“Text terminals” section[edit]

IMHO this section should be splitted to a separate article, merged together with stubs character-oriented terminal and block-oriented terminal. Only a brief general description should remain here. Incnis Mrsi (talk) 16:15, 3 January 2010 (UTC)

Most of this topic is general, covering both. character-oriented terminal and block-oriented terminal happen to be interesting subtopics, but by no means manage to cover the entire topic. Tedickey (talk) 22:53, 3 January 2010 (UTC)
Entire what? “Computer terminal” is a broad topic, too broad to be covered by one article. “Block-oriented terminal” is an narrow subtopic about obsolete hardware, would it be ever expanded to a full article like IBM 3270? May be, but may be not, I don't know. So named “character-oriented terminal” is virtually the most common design of a text terminal (the thing, about what we think as about a text terminal). I can't see any reason to discuss it separately from text terminals in general. “Character-oriented terminal” has no links from articles, except from its counterpart “block-oriented terminal” and through controversial redirect page “Character-cell and block-oriented terminals”. I propose to merge “Text terminals” section with “character-oriented terminal” stub, move the resulting article to Text terminal and fix a redirect “Character-cell and block-oriented terminals”. Incnis Mrsi (talk) 12:15, 5 January 2010 (UTC)
Short - you're proposing to move most of the text-terminal content from this topic to where the existing redirect Text terminal is now? Tedickey (talk) 10:19, 6 January 2010 (UTC)
I think that a separate article “Text terminal” should exist, with a content overlapping with this article. Incnis Mrsi (talk) 20:08, 9 January 2010 (UTC)

dumb vs smart[edit]

The text as it is right now does not match my understanding. It is true that a real dumb terminal has limited escape sequence processing (whether the cursor is addressable is one distinguishing feature often used) but terminals like VT100 and so on are not "smart". That is reserved for the record-at-a-time terminals - those that receive a form to be edited and send the results back to the computer once the whole form has been completed. General purpose terminals don't do this and need the smarts of the host computer for the entire editing procedure - move from one field to the next, show what has just been typed, and so on. —Preceding unsigned comment added by Minority Carrier (talkcontribs) 16:14, 31 August 2010 (UTC)

The distinction varies according to the source. For something like this, more than one reliable source (illustrating the variation) would be useful. TEDickey (talk) 20:23, 31 August 2010 (UTC)

Article needs work[edit]

There isn't enough discussion of different technologies, e.g. "typewriter-like" ribbon on paper, thermal, electrostatic, or video raster vs. vector. There's no discussion of special-purpose terminals such as data-collection devices. There's no discussion of such devices as remote-batch or RJE terminals. There's no discussion of connectivity - channel-attached, modem-connected, etc. I think the article could use work, but I'm not sure how to organize it. Peter Flass (talk) 22:36, 4 June 2012 (UTC)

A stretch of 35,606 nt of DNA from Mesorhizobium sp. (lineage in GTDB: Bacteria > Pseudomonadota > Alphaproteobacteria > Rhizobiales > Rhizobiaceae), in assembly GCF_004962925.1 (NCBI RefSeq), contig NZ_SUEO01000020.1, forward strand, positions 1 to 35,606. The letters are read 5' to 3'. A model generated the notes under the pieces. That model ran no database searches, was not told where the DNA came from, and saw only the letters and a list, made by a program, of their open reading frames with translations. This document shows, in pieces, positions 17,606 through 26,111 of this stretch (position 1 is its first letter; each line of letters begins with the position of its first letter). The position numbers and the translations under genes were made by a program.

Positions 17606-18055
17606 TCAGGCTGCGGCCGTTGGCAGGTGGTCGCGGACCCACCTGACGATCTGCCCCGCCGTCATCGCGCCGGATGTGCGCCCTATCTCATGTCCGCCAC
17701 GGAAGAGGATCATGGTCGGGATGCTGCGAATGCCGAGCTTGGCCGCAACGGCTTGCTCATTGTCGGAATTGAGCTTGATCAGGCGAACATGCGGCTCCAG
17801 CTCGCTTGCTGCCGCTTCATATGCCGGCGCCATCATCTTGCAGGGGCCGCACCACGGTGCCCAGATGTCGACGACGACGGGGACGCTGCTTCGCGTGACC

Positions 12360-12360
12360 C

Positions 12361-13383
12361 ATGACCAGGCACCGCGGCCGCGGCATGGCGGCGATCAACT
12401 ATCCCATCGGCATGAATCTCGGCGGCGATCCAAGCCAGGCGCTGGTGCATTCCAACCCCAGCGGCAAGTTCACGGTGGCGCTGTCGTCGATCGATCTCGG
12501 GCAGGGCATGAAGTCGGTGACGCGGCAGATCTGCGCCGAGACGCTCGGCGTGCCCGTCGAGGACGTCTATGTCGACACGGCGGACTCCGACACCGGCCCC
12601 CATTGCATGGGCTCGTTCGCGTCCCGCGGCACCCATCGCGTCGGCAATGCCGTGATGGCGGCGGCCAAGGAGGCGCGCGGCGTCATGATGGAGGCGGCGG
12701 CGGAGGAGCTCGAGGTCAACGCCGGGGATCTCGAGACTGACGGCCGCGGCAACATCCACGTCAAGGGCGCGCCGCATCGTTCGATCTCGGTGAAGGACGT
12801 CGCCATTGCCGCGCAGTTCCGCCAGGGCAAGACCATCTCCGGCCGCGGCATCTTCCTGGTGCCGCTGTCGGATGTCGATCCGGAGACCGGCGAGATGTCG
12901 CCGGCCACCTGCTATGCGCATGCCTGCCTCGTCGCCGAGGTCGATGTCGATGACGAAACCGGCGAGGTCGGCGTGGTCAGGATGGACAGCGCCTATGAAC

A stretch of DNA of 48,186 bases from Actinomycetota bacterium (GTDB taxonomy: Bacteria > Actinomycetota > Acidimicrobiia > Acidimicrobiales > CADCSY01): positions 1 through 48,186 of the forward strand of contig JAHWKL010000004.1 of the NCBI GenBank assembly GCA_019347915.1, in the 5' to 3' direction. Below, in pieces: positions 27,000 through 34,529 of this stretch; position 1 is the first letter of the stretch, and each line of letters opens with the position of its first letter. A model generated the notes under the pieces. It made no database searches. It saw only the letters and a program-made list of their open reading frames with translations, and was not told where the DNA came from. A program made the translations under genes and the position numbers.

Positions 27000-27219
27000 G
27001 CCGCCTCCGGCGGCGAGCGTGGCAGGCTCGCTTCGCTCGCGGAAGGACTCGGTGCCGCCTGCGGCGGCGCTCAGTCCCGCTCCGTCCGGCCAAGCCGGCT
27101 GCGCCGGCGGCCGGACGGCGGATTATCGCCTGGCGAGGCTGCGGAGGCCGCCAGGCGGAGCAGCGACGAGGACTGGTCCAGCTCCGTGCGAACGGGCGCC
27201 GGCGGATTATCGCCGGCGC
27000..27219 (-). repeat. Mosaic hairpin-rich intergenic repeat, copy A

Windows terminal emulator not provided[edit]

Running telnet in a console window has (for quite a while) used the console api to provide a passable terminal emulator. Checking now on a Windows 7, I see that telnet is an optional feature. By the way, the use of "modern" in topics such as this is a red flag indicating inaccuracies (indeed, most of the statements are unsourced, reflecting their origin in personal opinion). TEDickey (talk) 10:51, 8 September 2013 (UTC)

The suggested stackoverflow link does not address the criticism made (and by the way is not authoritative in any sense) TEDickey (talk) 15:45, 8 September 2013 (UTC)

But I also added the qualifier "ANSI" to "terminal emulator". I'm not sure what kind of terminal the Windows console does emulate, outside of MS-DOS mode (which would not count as "modern Windows"), but if it's not ANSI/VT-100 then it's not very useful, these days.--greenrd (talk) 18:09, 8 September 2013 (UTC)
The comment in the topic which you removed was for Hyperterminal, which was replaced a long time ago by the Windows telnet (since serial connections were not useful), which in turn uses the console api to provide terminal emulation. The telnet program identifies itself as "ansi". So... Windows does provide terminal emulation in this way, and has (if I recall properly) since Windows 2000. By the way, you can also provide a telnet server on Windows7 at least (noted while verifying things earlier). You should be aware that ANSI and VT-100 are not synonymous - they merely overlap substantially. TEDickey (talk) 18:22, 8 September 2013 (UTC)
If you're unfamiliar with the console api, here is one of the pages discussing it. TEDickey (talk) 18:24, 8 September 2013 (UTC)
here is mention of an old version of the telnet terminal description, from 1999. TEDickey (talk) 18:35, 8 September 2013 (UTC)